5. Software Developer (NOC 2174)

These information technology professionals are in high demand since they are the ones that write, change, integrate, and test computer code for software applications, data processing applications, operating systems-level software, and communications software.

According to Randstad, “This is one of the top positions in part because organizations of all types and sizes need developers to design app solutions, develop or maintain internal software, or assist with the implementation of cloud or other technologies.”

“It was discovered recently during COVID-19 lockdowns that technology might make or break a company. Businesses that successfully made the switch to remote working environments frequently did better. It’s understandable why so many firms are looking for skilled developers when you consider the increasing necessity to rely on data and automation to stay competitive”.

According to Job Bank data, software developers in Ontario make a median annual salary of $78,000 based on a typical 37.5-hour workweek. In late October, there were 1,557 such job listings for Ontario on the Indeed job website.

6. Sales Manager (NOC 0601)

Sales managers are in great demand in Ontario since business development is a crucial component of every company, especially when the economy is slowing down.

According to Randstad, “with experience and an established track record, they can earn as much as $175,000 annually. Companies are prepared to pay a premium for the top staff because they close sales, build new client relationships, and generate money”.

In Ontario, there were 1,499 sales manager job opportunities on as of late October. Based on a regular work week, Job Bank estimates that the typical annual salary for these positions is $102,375.

7. Cloud Architect (NOC 2171)

A good illustration of how continuing your education and gaining knowledge in a field can pay off after graduation is the profession of cloud architects.

These are the individuals who develop and implement plans, policies, and processes for the growth of information technology, analyze and test computer systems, and offer crucial guidance on a variety of system-related issues.

According to Randstad, “These positions pay handsomely since it takes a lot to become a viable candidate. The majority of cloud architects hold four-year degrees or have a comparable combination of education and experience. The possession of credentials obtained solely through demanding (and possibly expensive) examination may be a requirement for employment”.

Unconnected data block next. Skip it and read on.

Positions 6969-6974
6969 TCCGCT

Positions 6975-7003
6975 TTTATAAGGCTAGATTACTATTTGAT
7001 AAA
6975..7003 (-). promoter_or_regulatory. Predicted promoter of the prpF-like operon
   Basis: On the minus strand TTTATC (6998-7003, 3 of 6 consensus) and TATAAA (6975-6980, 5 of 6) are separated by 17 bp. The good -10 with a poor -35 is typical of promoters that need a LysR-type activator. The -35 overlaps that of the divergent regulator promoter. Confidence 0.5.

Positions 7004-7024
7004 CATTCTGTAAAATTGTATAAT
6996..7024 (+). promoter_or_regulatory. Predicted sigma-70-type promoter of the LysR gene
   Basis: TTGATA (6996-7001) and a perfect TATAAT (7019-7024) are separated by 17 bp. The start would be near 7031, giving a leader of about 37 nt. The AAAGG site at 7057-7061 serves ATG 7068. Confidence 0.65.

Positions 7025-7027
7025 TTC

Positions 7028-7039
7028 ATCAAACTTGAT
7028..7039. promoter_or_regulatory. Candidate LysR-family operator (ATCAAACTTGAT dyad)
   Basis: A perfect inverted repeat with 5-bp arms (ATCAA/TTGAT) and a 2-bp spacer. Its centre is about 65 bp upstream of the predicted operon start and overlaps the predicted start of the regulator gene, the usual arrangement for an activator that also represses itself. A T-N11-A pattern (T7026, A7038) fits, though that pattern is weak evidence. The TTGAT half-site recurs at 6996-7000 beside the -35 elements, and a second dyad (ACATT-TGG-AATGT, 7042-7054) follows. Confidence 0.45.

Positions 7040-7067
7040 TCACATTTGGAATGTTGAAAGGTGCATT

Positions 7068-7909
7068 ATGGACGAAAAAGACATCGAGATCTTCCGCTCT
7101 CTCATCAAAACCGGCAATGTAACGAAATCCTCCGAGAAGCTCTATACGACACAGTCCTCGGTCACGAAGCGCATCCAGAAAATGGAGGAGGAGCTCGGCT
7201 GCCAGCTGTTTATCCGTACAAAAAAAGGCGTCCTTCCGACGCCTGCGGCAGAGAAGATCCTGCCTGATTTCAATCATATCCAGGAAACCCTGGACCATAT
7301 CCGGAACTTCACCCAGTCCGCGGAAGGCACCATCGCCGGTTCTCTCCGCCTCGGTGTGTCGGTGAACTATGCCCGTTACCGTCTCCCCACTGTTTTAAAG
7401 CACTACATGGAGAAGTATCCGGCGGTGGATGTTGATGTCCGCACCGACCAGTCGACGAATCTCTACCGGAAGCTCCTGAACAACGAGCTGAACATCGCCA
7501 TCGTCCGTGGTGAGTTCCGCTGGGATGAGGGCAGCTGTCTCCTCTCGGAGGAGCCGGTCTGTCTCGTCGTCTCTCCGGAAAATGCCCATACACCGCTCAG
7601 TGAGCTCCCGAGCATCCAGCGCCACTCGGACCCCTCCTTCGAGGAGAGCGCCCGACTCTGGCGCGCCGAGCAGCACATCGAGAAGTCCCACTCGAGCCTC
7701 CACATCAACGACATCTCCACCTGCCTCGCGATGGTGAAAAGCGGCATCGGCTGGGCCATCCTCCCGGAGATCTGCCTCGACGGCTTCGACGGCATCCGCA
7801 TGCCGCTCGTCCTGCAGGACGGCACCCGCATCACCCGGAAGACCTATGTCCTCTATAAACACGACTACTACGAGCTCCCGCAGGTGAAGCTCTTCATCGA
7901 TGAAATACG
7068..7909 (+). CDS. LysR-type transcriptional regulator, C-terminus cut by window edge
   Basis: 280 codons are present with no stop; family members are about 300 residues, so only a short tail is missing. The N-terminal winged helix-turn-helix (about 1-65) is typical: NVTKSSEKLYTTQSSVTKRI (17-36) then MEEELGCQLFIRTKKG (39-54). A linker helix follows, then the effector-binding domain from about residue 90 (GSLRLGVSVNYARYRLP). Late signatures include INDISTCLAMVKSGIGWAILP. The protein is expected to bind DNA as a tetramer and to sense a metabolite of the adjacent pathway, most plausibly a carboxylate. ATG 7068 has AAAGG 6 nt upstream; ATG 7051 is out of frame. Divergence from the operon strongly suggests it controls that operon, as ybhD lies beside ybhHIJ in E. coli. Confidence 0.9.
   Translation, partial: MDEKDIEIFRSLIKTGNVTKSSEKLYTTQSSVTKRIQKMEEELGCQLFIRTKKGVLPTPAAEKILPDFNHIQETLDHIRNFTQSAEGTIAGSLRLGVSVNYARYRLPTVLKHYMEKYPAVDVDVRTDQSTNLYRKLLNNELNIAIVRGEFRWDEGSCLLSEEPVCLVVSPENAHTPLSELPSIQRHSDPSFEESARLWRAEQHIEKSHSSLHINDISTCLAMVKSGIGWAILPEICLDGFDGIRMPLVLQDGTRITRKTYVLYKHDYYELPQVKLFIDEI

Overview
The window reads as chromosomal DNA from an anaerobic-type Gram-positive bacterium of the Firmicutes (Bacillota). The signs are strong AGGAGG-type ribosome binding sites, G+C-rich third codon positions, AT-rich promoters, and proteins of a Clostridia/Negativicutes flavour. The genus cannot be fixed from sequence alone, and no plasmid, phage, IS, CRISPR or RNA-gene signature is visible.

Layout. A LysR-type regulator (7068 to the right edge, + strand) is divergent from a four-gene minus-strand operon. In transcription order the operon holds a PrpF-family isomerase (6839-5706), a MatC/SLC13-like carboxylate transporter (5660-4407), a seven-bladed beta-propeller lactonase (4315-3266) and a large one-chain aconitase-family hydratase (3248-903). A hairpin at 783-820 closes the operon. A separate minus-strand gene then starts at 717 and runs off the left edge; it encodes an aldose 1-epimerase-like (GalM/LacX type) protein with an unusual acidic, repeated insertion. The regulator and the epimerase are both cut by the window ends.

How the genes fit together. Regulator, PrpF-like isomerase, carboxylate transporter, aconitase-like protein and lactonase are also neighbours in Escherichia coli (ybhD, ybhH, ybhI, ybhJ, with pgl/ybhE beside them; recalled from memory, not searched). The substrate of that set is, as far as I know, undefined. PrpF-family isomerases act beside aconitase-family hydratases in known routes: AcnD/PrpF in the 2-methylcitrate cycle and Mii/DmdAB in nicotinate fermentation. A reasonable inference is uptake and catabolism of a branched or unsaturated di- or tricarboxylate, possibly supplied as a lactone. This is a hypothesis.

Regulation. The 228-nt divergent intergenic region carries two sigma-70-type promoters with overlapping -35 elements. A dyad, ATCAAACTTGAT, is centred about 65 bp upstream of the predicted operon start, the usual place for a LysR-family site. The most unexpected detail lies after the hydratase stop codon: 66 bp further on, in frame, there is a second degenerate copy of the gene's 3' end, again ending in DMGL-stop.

The benefits include the security of knowing that there will be jobs available for this profession across Canada for the foreseeable future, as well as a median annual wage of $80,800 for a typical workweek in Ontario. In Canada, cloud architects have the best job prospects, according to Job Bank.

In late October, there were 1,789 cloud architect job advertisements on Indeed.

8. Construction Trades (NOC 7611)

Despite the recent slump in Ontario’s construction sector, there is still a tremendous unmet demand for tradespeople in this field.

These are the people who work on construction sites, in quarries, and in open-pit mines, typically for construction firms, labor contractors, and owners of surface mines and quarries.

For those looking to work in the building trades in Ontario, where Job Bank data shows they make a median annual income of $40,950 based on a regular work week, there were 13,036 job listings on as of late October.

9. Machining Tool Operators (NOC 9461)

These are the people that maintain the machine shops in the businesses that fabricate, manufacture, and erect structural, plate work, and related metal items running well.

In late October, there were 4,776 machine tool operator job advertisements on

According to Job Bank data, their annual median income in Ontario is $66,500.

10. Food and beverage servers (NOC 6513) and Cooks (NOC 6322)

Due to an unprecedented labor shortage in the hospitality industry, Ontario’s restaurateurs are suffering greatly from a lack of cooks and servers.

In Ontario, Indeed posted 3,694 jobs for servers and 6,171 jobs for cooks in late October.

Based on a 37.5-hour workweek, the average yearly wage for a cook or waiter in Ontario’s hotel industry is $30,712.